Professional development | Got the Burnout Blues? | Learning Magazine
*As featured in a past edition of one of our magazines*
Got the Burnout Blues?
Get rejuvenated with these ten tips.
You're tired. And it's no wonder. You're dealing with multiple ability levels, some of your students have severe discipline problems, and others have special needs. The number that don't speak any English is growing. You get little outside help and you're drowning in paperwork. Your salary isn't what it should be. You're worn out and discouraged.
In short, you're burned out. Many teachers have felt this way. If it makes you feel any better, it's quite common. However, there are a few things you can do to avoid some of the stress that leads to burnout.
Don't take so much work home. Impossible? Not really. Ask yourself, Do I need to grade EVERYTHING? Put a star or check on the top of some papers. And don't correct all of the spelling errors—it may actually be detrimental to student learning. You need time to yourself when you leave school, so leave some of that work at work!
Don't bite off more than you can chew. Some teachers plan field trips each grading period, invite guest speakers each week, take a class at the local university, and continue their regular teaching all at the same time. STOP! You don't need to be Super Teacher—one or two extensive, time-consuming, stress-producing projects a year are quite enough.
Accept what you can change and who you can't. Rambunctious Ralph in the back row may exhaust you. Since he's not your only student, don't feel that you have to spend all of your time with him. Arrange to have him work with another teacher for a little while each week so you can get a break. (Don't forget to return the favor.) Spending all your time and energy on the tough students just drags you down.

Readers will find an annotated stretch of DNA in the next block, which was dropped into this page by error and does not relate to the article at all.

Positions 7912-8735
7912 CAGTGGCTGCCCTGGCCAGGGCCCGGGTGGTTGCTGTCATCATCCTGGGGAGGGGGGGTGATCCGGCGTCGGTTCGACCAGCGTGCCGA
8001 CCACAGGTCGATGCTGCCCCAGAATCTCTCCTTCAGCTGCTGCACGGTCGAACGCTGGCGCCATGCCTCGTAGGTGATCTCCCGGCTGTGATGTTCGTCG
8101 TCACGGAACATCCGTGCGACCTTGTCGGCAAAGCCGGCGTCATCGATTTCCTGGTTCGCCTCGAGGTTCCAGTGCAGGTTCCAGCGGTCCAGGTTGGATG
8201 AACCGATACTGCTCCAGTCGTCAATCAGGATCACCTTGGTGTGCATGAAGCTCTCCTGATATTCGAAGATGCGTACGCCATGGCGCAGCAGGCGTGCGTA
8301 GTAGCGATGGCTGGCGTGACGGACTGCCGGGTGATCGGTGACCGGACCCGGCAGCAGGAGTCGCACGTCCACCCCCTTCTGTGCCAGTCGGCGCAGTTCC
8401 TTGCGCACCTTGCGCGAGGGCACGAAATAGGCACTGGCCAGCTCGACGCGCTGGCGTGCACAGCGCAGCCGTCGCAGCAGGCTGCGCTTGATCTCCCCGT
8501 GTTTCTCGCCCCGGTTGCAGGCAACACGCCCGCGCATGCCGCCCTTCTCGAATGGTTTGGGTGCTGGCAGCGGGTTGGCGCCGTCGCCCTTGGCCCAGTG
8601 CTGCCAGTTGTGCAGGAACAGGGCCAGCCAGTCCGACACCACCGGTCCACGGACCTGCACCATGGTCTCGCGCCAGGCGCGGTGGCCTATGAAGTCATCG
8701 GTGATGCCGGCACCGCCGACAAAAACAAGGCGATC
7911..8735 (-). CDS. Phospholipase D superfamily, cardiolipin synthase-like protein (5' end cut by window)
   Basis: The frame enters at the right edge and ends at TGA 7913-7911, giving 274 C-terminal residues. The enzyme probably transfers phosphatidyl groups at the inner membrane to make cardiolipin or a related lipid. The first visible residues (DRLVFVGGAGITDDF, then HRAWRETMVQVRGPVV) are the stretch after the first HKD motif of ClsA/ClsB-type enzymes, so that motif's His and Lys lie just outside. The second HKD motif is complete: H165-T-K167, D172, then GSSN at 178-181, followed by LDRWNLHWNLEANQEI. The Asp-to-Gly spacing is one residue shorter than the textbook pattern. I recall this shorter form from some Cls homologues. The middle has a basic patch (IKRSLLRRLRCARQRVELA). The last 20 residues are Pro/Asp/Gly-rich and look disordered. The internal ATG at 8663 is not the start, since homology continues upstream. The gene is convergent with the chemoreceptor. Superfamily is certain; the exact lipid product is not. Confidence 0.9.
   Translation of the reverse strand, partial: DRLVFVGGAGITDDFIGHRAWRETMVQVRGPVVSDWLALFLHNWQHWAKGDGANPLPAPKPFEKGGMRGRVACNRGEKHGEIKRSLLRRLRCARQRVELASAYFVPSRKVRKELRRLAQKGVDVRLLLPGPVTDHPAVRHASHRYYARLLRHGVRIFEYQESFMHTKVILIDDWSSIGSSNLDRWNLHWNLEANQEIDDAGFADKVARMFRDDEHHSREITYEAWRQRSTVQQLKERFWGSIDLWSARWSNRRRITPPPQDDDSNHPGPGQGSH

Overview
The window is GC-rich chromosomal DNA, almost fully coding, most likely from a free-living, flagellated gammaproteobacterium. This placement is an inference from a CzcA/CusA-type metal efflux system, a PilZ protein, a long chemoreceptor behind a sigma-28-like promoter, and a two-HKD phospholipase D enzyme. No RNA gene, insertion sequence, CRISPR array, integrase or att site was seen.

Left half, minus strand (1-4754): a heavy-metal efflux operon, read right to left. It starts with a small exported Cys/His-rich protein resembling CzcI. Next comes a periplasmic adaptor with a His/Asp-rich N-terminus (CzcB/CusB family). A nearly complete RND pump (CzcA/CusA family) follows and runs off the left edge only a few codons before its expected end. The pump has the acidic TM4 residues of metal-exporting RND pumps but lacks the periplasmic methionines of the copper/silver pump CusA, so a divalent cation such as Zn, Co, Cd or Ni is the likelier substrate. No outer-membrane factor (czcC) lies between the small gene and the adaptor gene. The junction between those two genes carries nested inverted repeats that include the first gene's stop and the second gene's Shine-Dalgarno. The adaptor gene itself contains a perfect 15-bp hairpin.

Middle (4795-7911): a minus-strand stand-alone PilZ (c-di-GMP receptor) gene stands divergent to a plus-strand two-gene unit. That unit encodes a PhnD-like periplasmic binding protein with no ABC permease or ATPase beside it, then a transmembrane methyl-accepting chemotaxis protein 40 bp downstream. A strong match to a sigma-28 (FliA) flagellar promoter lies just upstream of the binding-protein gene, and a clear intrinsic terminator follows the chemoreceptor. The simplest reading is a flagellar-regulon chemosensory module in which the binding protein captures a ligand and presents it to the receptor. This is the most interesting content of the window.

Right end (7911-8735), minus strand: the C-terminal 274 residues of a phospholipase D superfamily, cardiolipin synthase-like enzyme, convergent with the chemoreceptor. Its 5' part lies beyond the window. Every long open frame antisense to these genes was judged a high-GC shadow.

Leave on time and don't come in too early. Although you may have to stay late some days for conferences or meetings, don't make a habit of staying late every day. Work as hard as you can when you're at work, walk out of the door at the end of the day, and don't look back. You'll feel more refreshed for a new day if you've had time away from school.
Don't volunteer for every committee. Besides taking up your valuable time, committees often have little to do with teaching and can involve you in politics that are hard to handle. Choose one committee and do your best.
Make a change. If you see no way to make your present situation better, request a change in grade level, school, or district. Even if the change isn't made immediately, you'll have something to look forward to. In the meantime, get a change of scenery now—take a mini-vacation. Even a three-day weekend away from the usual routine can be invigorating.
Do something for you! Take a class totally unrelated to teaching—cooking, writing, or painting. Take on a new hobby. Go out for an extravagant meal just because you deserve it. Invite your friends over for a cookout. You've heard suggestions like these before, but they all have merit.
Get out and exercise. Start those endorphins flowing for a natural high. Even a half-hour walk does wonders. You'll feel less tired at the end of a stressful day.
Set aside time each day for you. The best time for you might be right before bed. Don't just watch TV; do something that you truly enjoy—read a good book, browse through a magazine, or make crafts for the upcoming holidays.
Get some rest. Sleep is just what you need if you're starting to feel burned out. Exhaustion undermines your attitude, your ability to cope, and your resistance to illness. Set a bedtime and go to bed, even if there are dishes left in the sink.
Finally, don't feel guilty about being burned out. It doesn't mean that you're a bad teacher. The reality is that every day you're dealing with factors beyond your control—children from dysfunctional families, low teaching salaries, and less than perfect working conditions. If you want to head off the stress that leads to burnout, you must first take care of YOU.